(WECT) - Thousands of children suffer from a stroke every year. While it is an illness many associate only with adults, a stroke is equally devastating for children.
Children's strokes are often caused by birth defects, infections, trauma, or blood disorders. Scientists have started a study which could lead them to a simple blood test which will predict if a child is prone to getting a stroke.
Over the past three years 6-year-old Alfie Oakley has had multiple strokes, a condition more commonly associated with people ten times his age.
Alfie has a narrowed artery in his brain and has had to have major surgery to try to fix it.
Strokes happen when the blood supply is disrupted to the brain either because of a blockage such as a clot or because of a bleed from a burst blood vessel.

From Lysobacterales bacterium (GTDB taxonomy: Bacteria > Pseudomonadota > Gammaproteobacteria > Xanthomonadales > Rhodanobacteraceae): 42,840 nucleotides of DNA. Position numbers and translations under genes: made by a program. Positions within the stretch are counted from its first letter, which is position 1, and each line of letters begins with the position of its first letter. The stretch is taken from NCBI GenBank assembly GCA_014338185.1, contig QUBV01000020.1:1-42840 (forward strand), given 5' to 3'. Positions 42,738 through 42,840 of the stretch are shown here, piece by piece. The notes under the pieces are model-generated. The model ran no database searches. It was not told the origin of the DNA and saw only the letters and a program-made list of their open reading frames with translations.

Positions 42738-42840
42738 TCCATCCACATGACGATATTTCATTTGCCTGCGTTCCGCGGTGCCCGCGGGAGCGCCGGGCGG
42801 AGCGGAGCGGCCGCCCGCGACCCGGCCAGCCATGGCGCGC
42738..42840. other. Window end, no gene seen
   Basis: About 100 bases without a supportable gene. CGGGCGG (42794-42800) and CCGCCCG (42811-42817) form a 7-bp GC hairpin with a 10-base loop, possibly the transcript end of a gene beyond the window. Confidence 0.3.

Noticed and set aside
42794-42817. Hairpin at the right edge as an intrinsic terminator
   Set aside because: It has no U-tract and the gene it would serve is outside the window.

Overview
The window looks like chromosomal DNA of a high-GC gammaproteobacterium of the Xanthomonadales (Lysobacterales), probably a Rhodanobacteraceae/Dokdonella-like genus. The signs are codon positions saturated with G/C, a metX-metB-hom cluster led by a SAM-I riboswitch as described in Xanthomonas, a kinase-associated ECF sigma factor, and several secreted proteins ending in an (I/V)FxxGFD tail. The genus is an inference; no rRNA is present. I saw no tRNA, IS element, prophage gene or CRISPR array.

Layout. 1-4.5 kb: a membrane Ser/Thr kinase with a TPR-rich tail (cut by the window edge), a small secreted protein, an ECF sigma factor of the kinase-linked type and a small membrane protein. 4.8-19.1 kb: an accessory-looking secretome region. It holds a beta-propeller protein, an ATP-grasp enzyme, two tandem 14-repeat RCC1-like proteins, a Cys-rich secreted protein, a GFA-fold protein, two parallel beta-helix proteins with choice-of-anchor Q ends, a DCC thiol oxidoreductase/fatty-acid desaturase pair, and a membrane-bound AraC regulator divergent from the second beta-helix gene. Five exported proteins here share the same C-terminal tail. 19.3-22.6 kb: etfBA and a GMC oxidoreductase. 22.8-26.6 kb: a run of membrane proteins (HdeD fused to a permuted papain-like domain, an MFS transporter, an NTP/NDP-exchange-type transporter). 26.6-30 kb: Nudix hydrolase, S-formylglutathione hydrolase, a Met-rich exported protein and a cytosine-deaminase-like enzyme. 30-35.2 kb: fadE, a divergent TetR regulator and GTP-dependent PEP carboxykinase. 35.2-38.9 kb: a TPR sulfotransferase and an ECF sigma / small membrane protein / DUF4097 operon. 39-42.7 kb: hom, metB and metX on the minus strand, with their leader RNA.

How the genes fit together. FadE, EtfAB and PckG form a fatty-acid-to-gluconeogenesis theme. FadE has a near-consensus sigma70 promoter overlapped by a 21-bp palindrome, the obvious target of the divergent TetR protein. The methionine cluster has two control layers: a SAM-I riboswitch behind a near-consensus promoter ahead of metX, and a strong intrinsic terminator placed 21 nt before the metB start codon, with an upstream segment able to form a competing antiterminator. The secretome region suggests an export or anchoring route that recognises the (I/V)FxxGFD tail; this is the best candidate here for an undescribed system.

The new research hopes to come up with a simple blood test to predict the future risk to children who already had strokes.
"It would simply involve taking a blood sample from the child and then looking at certain markers in the blood that are there floating around in the blood as a result of injury to the blood vessels in the child's brain," said Dr. Yolande Harley with Action Medical Research.
The new test could help Alfie and hundreds like him to celebrate many more birthdays.
A severe headache is often the first complaint of a stroke in children. Other signs include nausea and vomiting, a slow pulse, or speech difficulties. Call 911 immediately if your child shows these symptoms.